(1) If not paid within 30 days of receipt;
(2) If the award is the subject of a motion to vacate which is denied; or
(3) As specified by the panel in the award.

Interest shall be assessed at the legal rate, if any, then prevailing in the state where the award was rendered, or at a rate set by the arbitrator(s).

In "Explained Arbitration Decisions / SEC Approves Amendments to Require Arbitrators to Provide an Explained Decision at Parties' Joint Request" (FINRA Regulatory Notice 09-16 / March 2009), in pertinent part, is the following [Ed: Footnotes omitted; highlighting provided]:

Background & Discussion

FINRA is amending its Customer Code and Industry Code to require arbitrators to provide an explained decision at the parties' joint request. The absence of explanations in awards has been a common complaint of non-prevailing parties in FINRA's arbitration forum, especially customers and associated persons. The amendments are intended to address this complaint and increase investor confidence in the fairness of the arbitration process.

An explained decision is a fact-based award stating the general reasons for the arbitrators' decision. It does not need to include legal authorities and/or damage calculations. Normally, the arbitrators will be resolving the entire matter; thus, the explained decision will address all the claims asserted by the parties. However, the parties may request that an explained decision address only certain claims.

Parties will be required to submit any joint request for an explained decision no later than 20 days prior to the first scheduled hearing date.

The chairperson of the arbitration panel will write the explained decision and will receive an additional honorarium of $400. Once the decision is drafted, the other arbitrators will participate in completing the decision as provided in Rules 12904(a) and 13904(a). As with all other awards, the arbitrators will continue to be permitted to concur, concur in part, dissent or dissent in part. The panel may allocate the cost of the honorarium to one party, or may allocate it between or among all parties. Arbitrators will continue to be permitted to decide, on their own, to write an explained decision. If the panel or a member of the panel decides to write an explained decision in the absence of a joint request, FINRA will not pay an additional honorarium to any panel member.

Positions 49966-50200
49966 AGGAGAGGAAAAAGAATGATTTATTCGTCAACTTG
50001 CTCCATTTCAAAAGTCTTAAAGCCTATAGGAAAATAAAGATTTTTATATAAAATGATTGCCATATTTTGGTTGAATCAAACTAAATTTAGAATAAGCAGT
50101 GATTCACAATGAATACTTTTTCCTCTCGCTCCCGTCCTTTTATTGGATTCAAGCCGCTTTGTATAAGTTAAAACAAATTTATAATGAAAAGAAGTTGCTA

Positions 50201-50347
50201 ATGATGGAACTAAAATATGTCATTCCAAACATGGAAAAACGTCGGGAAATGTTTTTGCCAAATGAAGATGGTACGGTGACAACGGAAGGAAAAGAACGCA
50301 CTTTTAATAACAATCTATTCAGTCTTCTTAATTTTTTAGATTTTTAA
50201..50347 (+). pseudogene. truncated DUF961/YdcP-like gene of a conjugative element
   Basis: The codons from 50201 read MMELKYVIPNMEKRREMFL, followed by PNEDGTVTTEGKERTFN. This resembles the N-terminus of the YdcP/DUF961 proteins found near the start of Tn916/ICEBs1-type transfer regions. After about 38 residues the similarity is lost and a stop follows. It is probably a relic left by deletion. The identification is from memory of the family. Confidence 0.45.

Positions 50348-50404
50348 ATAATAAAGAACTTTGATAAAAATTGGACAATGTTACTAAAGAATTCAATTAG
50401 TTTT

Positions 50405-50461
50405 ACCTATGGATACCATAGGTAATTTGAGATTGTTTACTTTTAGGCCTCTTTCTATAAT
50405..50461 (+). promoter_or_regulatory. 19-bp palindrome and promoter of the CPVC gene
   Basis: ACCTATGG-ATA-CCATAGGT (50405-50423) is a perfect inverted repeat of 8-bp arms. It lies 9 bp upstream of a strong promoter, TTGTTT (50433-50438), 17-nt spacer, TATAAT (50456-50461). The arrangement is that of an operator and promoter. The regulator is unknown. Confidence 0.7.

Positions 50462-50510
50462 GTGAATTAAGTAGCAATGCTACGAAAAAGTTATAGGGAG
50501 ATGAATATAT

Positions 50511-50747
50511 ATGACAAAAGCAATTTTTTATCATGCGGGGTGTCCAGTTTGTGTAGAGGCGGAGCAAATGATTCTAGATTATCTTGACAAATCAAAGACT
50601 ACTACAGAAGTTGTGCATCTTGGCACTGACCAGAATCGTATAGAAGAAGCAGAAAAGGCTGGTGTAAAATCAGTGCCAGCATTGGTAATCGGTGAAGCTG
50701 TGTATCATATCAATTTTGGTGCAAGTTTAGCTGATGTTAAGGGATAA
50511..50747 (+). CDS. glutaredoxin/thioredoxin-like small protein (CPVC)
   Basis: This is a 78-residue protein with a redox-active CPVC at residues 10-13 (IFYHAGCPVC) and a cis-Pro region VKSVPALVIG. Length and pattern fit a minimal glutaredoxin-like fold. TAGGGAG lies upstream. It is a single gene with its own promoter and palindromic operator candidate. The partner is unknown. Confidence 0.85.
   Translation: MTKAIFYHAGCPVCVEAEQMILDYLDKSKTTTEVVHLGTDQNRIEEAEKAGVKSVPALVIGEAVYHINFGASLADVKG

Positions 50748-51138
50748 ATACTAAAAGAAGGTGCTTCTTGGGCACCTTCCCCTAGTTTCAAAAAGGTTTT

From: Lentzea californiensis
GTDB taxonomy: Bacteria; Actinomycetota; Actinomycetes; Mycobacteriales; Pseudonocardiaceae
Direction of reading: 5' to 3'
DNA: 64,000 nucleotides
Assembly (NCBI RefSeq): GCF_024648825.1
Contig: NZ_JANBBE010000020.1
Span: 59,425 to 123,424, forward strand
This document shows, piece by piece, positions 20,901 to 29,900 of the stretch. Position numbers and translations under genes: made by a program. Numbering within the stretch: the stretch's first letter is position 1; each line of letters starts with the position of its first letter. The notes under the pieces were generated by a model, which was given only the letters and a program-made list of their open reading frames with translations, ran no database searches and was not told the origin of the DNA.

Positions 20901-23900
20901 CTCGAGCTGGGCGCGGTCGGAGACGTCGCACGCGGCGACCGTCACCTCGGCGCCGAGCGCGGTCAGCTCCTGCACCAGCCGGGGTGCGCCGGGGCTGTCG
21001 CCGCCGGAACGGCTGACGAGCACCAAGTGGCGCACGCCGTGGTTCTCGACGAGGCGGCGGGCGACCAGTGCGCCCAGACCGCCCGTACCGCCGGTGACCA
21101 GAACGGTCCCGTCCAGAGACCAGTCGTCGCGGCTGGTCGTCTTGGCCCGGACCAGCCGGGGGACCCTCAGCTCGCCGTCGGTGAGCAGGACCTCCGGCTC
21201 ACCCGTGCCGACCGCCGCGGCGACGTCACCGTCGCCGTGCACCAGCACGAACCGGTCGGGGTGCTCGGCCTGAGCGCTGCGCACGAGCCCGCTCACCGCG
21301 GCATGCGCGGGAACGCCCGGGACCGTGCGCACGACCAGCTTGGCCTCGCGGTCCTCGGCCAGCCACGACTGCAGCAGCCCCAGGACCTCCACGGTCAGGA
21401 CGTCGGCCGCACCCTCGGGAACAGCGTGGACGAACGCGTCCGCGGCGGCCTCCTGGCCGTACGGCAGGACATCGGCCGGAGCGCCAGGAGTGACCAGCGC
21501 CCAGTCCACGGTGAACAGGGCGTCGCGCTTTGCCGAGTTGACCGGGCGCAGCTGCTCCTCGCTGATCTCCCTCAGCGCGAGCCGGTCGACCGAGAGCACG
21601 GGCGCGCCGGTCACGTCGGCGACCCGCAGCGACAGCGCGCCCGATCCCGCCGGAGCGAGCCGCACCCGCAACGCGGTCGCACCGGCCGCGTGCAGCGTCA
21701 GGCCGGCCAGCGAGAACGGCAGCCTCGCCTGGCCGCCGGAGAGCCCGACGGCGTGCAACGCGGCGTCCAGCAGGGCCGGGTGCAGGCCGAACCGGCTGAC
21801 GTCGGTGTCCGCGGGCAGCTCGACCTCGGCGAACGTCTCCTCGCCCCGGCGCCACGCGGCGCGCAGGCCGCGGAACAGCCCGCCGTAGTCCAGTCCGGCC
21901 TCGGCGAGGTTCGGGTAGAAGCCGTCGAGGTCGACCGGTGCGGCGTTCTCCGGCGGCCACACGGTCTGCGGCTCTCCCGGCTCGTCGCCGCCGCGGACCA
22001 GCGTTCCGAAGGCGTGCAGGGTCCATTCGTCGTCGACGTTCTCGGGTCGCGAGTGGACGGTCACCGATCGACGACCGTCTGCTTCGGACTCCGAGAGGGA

Parties will not be able to require explained decisions in simplified arbitrations that are resolved without a hearing or in default proceedings. Explained decisions are not appropriate in either of these situations because of the abbreviated nature of the proceedings.

The amendments become effective on April 13, 2009, and will apply to all arbitration cases in which an initial prehearing conference has not been held, or waived by the parties, by the effective date.

If all parties to a FINRA arbitration desire a given level of non-disclosure of facts and rationale, then so be it. I'm a free-market advocate and generally support private agreements as long as the negotiations occur among equal parties and the result is "freely bargained for" and legal. That being said, if the parties desire some enhanced confidentiality about the allegations, the facts, and the findings, then their FINRA Arbitration Decision should disclose the existence of an agreement to limit the presentation of certain facts and to constrain the expression of the arbitrators' rationale.

Simply going by FINRA Rule 12904(e)(1-13), it would be perfectly acceptable for a FINRA Arbitration Decision to consist of the following:

Joe Smith, represented by lawyer Jane Doe, filed an arbitration statement of claim on January 4, 2017, against XYZ Broker Dealer, represented by lawyer John Doe. Arbitrators Thomas Jones, Dick James, and Harriet Green have read the pleadings and materials filed by Smith and XYZ Broker Dealer. The dispute involves a transaction of shares of the common stock of Issuer ABC. Smith seeks $1 million in damages, plus interest, costs, and fees. XYZ Broker Dealer seeks costs and fees. Smith's claims are denied on February 4, 2018. Forum fees and other fees are to be split evenly between Smith and XYZ Broker Dealer. There were six hearing session on December 1, 2, 3, 4, 5, and 6, 2017 held in New York City.

Is the Decision above truly something that a self-regulatory organization should be promoting as a reasonable alternative to litigation in state and federal courts? 

FINRA's response to complaints about "the absence of explanations in its awards" is a cynical remedy. An explained decision requires the submission of a request from all parties. That's nonsense since many arbitrations involve issues that FINRA member firms particularly desire to keep confidential, which was the main driving force behind mandatory intra-industry and public customer arbitration. Why does FINRA embrace obfuscation as its default method for a published decision? Why not adopt an explained decision as the default and offer enhanced confidentiality as the alternative when all parties agree? There's something unseemly and discomforting when a regulator sanctions inadequate disclosure. Moreover, when that regulator is a self-regulatory organization controlled and financed by its industry/employer member firms, one inevitably wonders if such a policy is demanded by such vested interests to the detriment of public customers and employees. I can only imagine what a lovely plaque FINRA presents to its veteran arbitrators:

For 10 Years of Exemplary Service as an Arbitrator Rendering Unexplained Decisions